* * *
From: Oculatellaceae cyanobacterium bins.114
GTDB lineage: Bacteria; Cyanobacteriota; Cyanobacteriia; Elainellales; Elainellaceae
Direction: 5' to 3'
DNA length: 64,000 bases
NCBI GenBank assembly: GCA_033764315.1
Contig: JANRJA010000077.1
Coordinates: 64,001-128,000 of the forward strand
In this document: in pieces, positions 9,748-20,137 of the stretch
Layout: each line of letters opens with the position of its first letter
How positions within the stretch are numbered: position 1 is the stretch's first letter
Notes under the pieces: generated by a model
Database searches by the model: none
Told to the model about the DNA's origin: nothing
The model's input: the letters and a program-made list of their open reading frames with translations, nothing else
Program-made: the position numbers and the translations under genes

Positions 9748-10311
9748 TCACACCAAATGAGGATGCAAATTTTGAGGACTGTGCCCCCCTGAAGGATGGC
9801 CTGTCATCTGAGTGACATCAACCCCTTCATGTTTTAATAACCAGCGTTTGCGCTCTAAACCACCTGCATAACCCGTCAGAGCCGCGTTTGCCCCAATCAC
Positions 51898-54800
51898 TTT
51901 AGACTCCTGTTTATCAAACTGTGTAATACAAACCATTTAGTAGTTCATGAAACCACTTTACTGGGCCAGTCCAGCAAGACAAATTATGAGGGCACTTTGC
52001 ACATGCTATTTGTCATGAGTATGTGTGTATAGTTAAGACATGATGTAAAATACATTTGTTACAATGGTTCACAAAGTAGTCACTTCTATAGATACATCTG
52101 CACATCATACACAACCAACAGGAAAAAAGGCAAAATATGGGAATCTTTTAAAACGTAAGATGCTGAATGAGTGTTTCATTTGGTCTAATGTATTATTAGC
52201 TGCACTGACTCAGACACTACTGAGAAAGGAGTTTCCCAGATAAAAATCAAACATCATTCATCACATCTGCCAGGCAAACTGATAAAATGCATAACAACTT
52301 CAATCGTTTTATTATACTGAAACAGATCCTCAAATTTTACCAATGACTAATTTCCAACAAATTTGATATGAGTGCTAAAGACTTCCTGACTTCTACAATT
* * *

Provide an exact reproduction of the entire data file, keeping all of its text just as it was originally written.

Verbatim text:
From: Oculatellaceae cyanobacterium bins.114
GTDB lineage: Bacteria; Cyanobacteriota; Cyanobacteriia; Elainellales; Elainellaceae
Direction: 5' to 3'
DNA length: 64,000 bases
NCBI GenBank assembly: GCA_033764315.1
Contig: JANRJA010000077.1
Coordinates: 64,001-128,000 of the forward strand
In this document: in pieces, positions 9,748-20,137 of the stretch
Layout: each line of letters opens with the position of its first letter
How positions within the stretch are numbered: position 1 is the stretch's first letter
Notes under the pieces: generated by a model
Database searches by the model: none
Told to the model about the DNA's origin: nothing
The model's input: the letters and a program-made list of their open reading frames with translations, nothing else
Program-made: the position numbers and the translations under genes

Positions 9748-10311
9748 TCACACCAAATGAGGATGCAAATTTTGAGGACTGTGCCCCCCTGAAGGATGGC
9801 CTGTCATCTGAGTGACATCAACCCCTTCATGTTTTAATAACCAGCGTTTGCGCTCTAAACCACCTGCATAACCCGTCAGAGCCGCGTTTGCCCCAATCAC
Positions 51898-54800
51898 TTT
51901 AGACTCCTGTTTATCAAACTGTGTAATACAAACCATTTAGTAGTTCATGAAACCACTTTACTGGGCCAGTCCAGCAAGACAAATTATGAGGGCACTTTGC
52001 ACATGCTATTTGTCATGAGTATGTGTGTATAGTTAAGACATGATGTAAAATACATTTGTTACAATGGTTCACAAAGTAGTCACTTCTATAGATACATCTG
52101 CACATCATACACAACCAACAGGAAAAAAGGCAAAATATGGGAATCTTTTAAAACGTAAGATGCTGAATGAGTGTTTCATTTGGTCTAATGTATTATTAGC
52201 TGCACTGACTCAGACACTACTGAGAAAGGAGTTTCCCAGATAAAAATCAAACATCATTCATCACATCTGCCAGGCAAACTGATAAAATGCATAACAACTT
52301 CAATCGTTTTATTATACTGAAACAGATCCTCAAATTTTACCAATGACTAATTTCCAACAAATTTGATATGAGTGCTAAAGACTTCCTGACTTCTACAATT